This is documentation for Rasa X Documentation v0.32.x, which is no longer actively maintained.
For up-to-date documentation, see the latest version (1.1.x).

Version: 0.32.x

Deployment Environments


Rasa X allows multiple versions of an assistant to be run simultaneously and served to different users. By default, two environments are defined:

  • production

  • worker

This page provides a walkthrough of the best practices for managing the lifecycle of a Rasa model.


Each environment corresponds to a Rasa server which uses the model with the corresponding tag (e.g. production). The model training happens on the worker instances to ensure the training does not degrade performance.

A model can be given multiple environment tags, but each environment can only have a single model associated with it. If model A is tagged experimental and you promote it to production, the model will now have two tags, and the two environments will use the same model. This ensures that you can promote a model to an environment without affecting any others.

The name and number of environments can be customized when deploying Rasa X.


In a typical web application, the experimental, and production environments are often isolated from each other (e.g. running on separate machines). In a machine-learning application, you want to seamlessly collect training data from your production users, integrate it into the development models, and promote those models into production to get a continuously improving system. For this reason, we recommend running all of the environments on the same cluster.



This workflow assumes, you already added an additional deployment environment. If you are only running the production and no experimental environment, you can follow the guide in the next section which explains how to add a new environment.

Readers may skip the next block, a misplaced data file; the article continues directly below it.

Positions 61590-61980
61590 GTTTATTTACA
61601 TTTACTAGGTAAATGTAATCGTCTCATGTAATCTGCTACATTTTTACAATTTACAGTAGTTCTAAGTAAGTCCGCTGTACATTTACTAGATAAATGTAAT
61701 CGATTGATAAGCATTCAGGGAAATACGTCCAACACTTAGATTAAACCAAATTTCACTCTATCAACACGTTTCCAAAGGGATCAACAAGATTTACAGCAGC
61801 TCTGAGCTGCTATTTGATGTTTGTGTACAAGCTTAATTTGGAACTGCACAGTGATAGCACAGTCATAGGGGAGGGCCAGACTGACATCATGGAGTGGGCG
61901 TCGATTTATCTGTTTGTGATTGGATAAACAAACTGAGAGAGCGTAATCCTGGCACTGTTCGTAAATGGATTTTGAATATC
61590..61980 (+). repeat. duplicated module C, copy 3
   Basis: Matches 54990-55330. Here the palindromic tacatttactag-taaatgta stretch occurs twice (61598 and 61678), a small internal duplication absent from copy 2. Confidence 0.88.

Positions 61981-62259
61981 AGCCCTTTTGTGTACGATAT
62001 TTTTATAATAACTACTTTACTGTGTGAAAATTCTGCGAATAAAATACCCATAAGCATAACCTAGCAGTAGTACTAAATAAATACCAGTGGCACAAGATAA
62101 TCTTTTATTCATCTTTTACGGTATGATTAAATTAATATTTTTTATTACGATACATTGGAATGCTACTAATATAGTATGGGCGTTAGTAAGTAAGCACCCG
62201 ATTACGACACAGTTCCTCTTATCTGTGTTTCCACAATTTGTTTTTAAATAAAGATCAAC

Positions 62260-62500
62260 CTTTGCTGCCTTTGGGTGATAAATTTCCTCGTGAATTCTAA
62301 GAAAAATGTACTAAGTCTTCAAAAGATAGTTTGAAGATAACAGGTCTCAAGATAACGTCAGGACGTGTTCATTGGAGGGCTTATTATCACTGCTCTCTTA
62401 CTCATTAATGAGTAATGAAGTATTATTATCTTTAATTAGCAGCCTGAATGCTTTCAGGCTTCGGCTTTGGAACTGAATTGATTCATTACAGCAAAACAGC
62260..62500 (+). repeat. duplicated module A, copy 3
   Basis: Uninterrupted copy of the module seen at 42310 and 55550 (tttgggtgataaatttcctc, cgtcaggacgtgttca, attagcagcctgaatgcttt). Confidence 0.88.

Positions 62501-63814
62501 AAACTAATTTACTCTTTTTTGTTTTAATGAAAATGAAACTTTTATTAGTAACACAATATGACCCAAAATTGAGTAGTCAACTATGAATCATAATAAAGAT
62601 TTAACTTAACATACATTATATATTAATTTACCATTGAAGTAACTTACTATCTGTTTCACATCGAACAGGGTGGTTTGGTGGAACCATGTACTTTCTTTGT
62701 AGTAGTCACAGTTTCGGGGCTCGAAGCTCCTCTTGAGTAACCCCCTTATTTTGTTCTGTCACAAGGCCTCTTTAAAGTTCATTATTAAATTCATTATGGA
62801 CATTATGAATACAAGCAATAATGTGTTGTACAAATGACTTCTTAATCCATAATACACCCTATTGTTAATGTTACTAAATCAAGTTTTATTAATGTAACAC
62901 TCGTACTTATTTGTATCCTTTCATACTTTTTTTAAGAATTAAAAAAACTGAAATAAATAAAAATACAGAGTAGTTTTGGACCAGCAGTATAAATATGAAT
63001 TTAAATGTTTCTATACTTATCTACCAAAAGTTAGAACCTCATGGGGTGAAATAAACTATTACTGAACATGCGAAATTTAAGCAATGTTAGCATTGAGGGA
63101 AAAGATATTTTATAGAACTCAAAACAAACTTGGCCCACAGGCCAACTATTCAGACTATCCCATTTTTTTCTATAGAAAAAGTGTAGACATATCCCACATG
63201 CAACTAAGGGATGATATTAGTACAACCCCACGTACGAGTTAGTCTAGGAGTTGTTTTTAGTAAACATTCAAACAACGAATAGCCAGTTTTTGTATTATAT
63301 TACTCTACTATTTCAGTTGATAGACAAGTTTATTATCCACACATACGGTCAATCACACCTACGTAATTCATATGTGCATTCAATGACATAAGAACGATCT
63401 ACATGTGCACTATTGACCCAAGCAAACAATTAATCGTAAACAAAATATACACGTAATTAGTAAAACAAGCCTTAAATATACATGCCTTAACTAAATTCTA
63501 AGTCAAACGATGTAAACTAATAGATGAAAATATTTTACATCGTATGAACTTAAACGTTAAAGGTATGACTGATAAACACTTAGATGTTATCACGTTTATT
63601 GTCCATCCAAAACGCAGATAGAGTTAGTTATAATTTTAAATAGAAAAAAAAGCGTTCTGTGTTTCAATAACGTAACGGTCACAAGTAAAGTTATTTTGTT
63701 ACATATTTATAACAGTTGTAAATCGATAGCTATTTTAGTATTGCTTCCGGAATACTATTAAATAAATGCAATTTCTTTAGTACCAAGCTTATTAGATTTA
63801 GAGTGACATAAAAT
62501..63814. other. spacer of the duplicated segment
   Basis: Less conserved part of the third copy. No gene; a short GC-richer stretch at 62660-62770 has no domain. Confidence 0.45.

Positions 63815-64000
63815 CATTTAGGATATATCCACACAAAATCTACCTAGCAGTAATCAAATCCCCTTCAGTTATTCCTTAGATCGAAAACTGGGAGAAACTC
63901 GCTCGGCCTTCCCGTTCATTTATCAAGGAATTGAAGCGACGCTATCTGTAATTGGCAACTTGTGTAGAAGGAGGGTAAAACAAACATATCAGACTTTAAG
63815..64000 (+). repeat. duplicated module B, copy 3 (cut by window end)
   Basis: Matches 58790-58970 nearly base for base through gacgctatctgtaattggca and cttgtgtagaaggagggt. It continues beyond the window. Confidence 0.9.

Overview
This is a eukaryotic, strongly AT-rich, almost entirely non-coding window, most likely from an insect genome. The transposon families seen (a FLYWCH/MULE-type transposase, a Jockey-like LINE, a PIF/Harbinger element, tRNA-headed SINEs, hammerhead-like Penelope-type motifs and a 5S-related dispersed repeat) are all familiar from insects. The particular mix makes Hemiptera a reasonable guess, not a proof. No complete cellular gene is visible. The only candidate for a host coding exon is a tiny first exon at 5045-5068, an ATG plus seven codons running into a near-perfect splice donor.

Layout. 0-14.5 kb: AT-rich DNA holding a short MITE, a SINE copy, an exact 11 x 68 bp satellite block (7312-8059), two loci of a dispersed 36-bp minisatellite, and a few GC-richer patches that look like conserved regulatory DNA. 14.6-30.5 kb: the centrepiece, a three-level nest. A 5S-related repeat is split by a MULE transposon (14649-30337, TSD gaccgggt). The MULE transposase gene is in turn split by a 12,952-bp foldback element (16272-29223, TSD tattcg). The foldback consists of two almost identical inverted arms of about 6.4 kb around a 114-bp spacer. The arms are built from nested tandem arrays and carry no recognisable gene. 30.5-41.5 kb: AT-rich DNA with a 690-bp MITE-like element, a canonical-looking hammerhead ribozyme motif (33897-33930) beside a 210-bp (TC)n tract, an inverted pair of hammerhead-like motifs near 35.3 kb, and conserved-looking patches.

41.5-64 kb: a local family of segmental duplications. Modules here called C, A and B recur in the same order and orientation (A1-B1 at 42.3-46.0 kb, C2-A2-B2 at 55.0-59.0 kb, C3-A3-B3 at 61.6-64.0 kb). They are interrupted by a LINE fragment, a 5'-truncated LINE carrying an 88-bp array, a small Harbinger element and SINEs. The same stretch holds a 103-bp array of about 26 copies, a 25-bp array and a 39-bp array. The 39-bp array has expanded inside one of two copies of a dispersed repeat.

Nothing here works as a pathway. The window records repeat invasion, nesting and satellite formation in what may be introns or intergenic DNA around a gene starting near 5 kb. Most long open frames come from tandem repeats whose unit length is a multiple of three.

1. The first step is to move a trained model into the experimental environment. To do this, first navigate to the models view. Hover over a model, and click the three dots menu which appears on the table row. Now you can select the experimental environment and click ‘Save’.

This model will now be used to serve users at the endpoint /conversations/{sender_id}/messages?environment=experimental.


To promote a model to experimental you need to have the environments.experimental.write permission. Check with your admin if you do not have sufficient permissions.

  1. Now that your model is running in the development environment, you can do some testing. Navigate to the ‘Talk to your bot’ view and select ‘experimental’ from the dropdown on the right. If you make any improvements, like adding more training data or updating the response templates, you need to use the ‘train’ button to create a new model and promote that model to experimental.

  2. Once you are satisfied with your model’s performance, repeat step 1 but instead selecting the production environment.


By default, only the admin role has the permission to modify the production environment. You can customize this in Role-Based Access Control

Customizing Deployment Environments